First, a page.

The word “love” is the same in traditional Chinese and Japanese characters. For the Ports 1961 fall-winter 2017-2018 collection, Milan Vukmirovic also prints “love” in English, Arabic, French and Russian on sportswear hoodies. Not only is this collection younger than in past seasons, it is also more minimalist. Informed by the artistic director’s early years — the early Nineties, the energy of the London scene, and the music and images of a time when the idea of a new century elicited excitement and a hint of apprehension — it also reflects the lightning changes in today’s world.
Ports 1961 men are armed for whatever the day brings. In the city, they sport protective clothing inspired by urban work wear. Reflective bands stripe parkas borrowed from construction sites, bombers are reversible, coats have slit sleeves, blousons are studded with buckles and harness straps, trousers are piped, sweaters are chunky, hoods removable and shirtfronts quilted. The cuts are clean, ample, transformable and efficient. The wardrobe is assertive, right down to its colors. Two-toned silhouettes, blocked in contrasting shades of black, grey, red and even orange or red, are infused with buoyant energy.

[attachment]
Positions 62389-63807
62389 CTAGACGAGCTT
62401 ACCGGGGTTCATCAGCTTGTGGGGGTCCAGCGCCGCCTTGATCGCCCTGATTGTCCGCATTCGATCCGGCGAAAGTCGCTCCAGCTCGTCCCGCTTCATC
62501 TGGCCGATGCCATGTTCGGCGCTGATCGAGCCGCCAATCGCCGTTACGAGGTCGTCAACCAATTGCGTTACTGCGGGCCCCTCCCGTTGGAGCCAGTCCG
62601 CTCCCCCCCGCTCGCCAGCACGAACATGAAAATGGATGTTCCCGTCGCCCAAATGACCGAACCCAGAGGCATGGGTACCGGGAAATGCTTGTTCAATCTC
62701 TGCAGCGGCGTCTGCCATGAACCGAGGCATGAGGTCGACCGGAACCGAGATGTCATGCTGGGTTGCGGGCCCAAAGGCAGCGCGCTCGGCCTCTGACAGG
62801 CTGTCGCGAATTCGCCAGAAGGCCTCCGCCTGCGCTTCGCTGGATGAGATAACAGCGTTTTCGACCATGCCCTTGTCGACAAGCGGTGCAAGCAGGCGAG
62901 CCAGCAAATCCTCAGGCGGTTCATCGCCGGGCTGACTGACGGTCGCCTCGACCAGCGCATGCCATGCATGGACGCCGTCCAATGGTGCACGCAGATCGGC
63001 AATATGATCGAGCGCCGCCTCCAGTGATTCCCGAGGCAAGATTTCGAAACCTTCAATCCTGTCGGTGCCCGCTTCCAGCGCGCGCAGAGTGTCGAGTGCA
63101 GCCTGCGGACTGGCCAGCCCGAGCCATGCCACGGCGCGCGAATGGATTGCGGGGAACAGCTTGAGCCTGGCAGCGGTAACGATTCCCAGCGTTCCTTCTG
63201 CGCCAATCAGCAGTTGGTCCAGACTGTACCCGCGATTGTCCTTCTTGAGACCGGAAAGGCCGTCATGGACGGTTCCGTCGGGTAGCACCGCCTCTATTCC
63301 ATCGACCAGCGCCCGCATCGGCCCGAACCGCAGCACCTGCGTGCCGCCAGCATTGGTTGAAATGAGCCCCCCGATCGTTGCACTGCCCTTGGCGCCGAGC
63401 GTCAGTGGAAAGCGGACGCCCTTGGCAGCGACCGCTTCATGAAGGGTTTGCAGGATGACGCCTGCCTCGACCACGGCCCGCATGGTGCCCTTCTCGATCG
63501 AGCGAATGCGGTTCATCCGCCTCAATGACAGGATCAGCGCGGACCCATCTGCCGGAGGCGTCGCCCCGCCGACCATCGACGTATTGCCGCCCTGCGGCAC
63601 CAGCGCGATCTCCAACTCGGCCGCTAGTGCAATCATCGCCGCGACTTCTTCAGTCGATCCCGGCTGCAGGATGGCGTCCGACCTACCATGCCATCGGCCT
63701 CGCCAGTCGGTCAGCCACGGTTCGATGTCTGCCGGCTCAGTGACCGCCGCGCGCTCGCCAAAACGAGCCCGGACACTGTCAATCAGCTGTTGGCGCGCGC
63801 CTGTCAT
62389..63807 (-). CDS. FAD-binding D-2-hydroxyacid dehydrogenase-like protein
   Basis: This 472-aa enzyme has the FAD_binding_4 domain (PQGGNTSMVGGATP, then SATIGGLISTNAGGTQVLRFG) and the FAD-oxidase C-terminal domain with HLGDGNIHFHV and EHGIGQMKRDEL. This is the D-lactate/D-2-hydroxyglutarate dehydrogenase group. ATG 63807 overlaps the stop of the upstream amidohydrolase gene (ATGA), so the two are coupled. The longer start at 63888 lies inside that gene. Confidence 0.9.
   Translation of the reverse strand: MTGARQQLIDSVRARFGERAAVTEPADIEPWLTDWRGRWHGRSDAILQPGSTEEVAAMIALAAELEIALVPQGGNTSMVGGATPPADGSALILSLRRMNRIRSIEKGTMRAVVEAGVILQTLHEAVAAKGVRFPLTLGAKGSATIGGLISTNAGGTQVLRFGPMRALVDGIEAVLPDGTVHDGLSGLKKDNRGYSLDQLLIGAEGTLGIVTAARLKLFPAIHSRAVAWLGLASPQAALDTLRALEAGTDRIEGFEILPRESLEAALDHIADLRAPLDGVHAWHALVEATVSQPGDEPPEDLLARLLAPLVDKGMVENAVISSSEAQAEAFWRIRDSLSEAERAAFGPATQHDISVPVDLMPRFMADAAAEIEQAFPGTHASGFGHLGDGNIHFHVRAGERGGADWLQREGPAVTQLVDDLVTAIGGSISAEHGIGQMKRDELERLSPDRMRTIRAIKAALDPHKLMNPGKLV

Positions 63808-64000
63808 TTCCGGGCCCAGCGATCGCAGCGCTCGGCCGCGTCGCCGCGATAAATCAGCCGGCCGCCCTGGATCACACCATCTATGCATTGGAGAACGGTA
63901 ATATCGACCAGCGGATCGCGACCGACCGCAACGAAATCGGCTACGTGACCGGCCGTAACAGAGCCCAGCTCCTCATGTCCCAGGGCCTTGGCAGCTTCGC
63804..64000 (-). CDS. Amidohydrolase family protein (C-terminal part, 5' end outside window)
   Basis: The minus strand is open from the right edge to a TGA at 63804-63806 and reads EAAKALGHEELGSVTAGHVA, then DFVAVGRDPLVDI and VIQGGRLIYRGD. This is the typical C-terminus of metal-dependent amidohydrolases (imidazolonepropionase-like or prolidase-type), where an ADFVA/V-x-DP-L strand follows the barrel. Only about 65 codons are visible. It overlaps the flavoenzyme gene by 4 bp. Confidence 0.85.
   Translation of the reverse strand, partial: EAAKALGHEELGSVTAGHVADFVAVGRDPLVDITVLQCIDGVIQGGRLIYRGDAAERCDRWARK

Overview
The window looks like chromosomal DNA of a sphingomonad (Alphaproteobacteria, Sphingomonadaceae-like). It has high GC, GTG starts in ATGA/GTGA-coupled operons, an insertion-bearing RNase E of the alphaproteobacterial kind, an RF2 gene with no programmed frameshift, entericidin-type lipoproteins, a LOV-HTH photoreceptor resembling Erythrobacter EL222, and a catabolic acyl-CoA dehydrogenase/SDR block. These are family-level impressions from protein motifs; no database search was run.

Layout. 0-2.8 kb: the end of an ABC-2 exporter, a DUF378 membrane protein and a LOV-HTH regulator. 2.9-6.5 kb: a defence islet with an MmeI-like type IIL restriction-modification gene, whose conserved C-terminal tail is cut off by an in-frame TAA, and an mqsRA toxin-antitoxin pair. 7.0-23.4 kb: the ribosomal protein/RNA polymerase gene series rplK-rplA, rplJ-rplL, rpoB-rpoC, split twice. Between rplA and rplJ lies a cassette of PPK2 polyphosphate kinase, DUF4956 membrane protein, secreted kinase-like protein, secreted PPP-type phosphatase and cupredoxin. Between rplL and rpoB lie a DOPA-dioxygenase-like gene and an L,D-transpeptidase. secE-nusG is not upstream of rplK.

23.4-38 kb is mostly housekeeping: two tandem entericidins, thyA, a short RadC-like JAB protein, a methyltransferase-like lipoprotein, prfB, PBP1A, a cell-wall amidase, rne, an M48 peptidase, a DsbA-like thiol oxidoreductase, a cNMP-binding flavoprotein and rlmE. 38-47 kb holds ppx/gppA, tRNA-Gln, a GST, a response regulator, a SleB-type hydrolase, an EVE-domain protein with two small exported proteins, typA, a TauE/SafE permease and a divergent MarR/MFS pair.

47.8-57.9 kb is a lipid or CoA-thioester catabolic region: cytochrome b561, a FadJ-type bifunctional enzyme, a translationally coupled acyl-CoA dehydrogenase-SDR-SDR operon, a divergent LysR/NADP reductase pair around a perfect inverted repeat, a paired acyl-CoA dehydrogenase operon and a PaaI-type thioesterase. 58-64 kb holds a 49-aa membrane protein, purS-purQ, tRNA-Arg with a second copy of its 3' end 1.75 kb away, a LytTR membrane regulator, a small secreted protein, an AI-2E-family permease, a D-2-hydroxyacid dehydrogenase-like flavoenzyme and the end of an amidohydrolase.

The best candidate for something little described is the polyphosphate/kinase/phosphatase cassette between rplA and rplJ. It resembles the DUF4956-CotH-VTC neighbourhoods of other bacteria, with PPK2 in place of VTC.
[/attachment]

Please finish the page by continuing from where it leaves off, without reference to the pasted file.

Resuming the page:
Stripes give the collection its tempo. There’s also the camouflage print motif Milan Vukmirovic has loved forever. Otherwise, materials are primarily sober, solid and thick, often with raw edging. Robust cotton canvas, deep diagonal twills, dense fleece and real nylon underscore the virility of this chic sportswear offering. But for all its masculinity, the collection has lots of charm and heart. The white shirt – a house icon – is embellished with strategically placed red embroidery representing that vital organ, which sits precisely over the breast of young love warriors in search of emotional rescue.